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What does a Laboratory Director do?

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  • Written By: Mary McMahon
  • Edited By: O. Wallace
  • Last Modified Date: 17 November 2016
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A laboratory director is a member of a laboratory staff who is responsible for overseeing operations at the laboratory and any related facilities. People in this position tend to have a great deal of training and experience, especially if they are supervising labs which engage in complex tasks, brand new research, or work with dangerous substances. A well-qualified laboratory director can usually find work anywhere, and employment prospects in this field are quite good in many regions of the world.

To become a laboratory director, a candidate must usually be a medical doctor or hold a PhD, depending on the type of lab. In addition to fulfilling these educational requirements, laboratory directors also need to have practical lab experience, with labs usually preferring at least three years of experience. Many laboratory directors are drawn from the existing staff of a lab when a previous laboratory director steps down, as high-ranking staff members have experience and familiarity with the lab.

The laboratory director is responsible for overseeing staffing in the laboratory, hiring appropriate people to fill positions, conducting regular performance reviews, scheduling lab staffers, and confirming that staff members are fully qualified and competent. Depending on the nature of the work the lab does, the laboratory director may also need to run background checks on staff members to conform with government standards which are designed to keep labs safe and secure.

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Laboratory directors also oversee budgeting and research initiatives in a lab. While they may encourage people in the lab to seek grants and assistance and to develop research projects, they must also balance the needs of the lab itself, which can require judicious scheduling of equipment and personnel. Laboratory directors also set policies in the lab, make sure that staff members are informed of lab policies, and confirm that policies are being followed.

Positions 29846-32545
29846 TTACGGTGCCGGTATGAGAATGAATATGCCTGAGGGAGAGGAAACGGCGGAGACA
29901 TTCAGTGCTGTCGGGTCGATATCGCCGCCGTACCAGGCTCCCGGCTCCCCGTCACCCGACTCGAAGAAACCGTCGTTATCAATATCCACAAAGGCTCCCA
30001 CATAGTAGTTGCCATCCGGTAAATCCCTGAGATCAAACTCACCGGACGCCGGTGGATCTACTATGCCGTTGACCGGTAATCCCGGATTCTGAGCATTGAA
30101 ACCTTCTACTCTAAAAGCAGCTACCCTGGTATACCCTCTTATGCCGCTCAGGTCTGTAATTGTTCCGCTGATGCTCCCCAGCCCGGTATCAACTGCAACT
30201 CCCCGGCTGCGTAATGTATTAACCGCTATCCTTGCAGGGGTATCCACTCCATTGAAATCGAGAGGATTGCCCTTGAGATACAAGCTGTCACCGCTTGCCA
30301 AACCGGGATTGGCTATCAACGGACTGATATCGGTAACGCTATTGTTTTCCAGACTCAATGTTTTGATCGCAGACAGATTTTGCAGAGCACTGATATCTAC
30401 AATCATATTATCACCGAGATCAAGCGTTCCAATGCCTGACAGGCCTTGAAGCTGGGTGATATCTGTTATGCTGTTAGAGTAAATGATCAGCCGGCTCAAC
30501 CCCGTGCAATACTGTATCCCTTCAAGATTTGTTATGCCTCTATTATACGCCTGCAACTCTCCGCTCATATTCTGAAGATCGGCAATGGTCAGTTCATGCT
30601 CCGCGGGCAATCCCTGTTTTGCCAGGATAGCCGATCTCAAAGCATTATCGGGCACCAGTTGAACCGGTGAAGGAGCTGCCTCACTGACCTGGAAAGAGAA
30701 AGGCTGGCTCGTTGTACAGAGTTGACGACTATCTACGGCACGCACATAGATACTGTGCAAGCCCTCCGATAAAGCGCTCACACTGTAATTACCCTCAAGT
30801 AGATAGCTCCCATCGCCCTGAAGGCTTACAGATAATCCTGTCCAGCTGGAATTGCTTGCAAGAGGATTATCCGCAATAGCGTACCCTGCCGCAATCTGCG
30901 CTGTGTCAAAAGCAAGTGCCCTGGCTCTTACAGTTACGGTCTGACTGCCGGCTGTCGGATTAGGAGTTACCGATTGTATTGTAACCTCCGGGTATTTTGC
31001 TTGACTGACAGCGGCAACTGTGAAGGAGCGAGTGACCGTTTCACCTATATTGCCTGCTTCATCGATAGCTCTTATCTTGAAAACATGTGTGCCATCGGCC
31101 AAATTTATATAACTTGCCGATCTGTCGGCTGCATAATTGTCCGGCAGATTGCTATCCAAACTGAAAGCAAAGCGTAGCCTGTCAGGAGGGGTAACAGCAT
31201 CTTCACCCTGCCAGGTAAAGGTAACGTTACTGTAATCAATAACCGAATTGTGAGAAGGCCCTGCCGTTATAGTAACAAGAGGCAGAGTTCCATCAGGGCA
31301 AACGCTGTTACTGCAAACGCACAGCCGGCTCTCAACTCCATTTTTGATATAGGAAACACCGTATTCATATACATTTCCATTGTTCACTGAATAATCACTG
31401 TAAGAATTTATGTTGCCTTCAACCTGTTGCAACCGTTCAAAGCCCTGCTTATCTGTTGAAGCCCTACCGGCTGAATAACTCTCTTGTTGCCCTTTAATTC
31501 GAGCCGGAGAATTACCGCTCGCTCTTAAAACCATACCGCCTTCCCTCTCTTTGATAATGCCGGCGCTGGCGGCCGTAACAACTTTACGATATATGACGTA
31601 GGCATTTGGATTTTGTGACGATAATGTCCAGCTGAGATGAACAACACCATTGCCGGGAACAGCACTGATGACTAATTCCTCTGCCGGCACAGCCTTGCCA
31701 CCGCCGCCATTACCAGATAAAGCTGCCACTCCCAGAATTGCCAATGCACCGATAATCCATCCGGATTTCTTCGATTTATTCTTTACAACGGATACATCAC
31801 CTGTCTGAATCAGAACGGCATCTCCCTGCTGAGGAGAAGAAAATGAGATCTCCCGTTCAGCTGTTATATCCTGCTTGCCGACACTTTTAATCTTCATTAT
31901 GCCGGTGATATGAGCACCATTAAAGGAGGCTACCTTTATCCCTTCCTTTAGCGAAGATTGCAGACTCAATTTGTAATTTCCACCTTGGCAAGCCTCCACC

The clinical laboratory director also deals with issues such as patient confidentiality, ethics in clinical trials, and meeting the needs of people who require the services of the lab. Lab directors are also concerned with quality control in the lab, security of the lab facilities, and keeping the lab current with industry and government standards. Failure to follow government mandates may cause a lab to be downgraded, which will mean that it will not be able to handle as many materials.

Several professional organizations offer laboratory director certification to people in this field. For certification, people demonstrate that they have fulfilled the educational requirements, and pass a competency exam. Certification can make someone more employable, as it demonstrates a commitment to excellence, high performance standards, and keeping up in the field.

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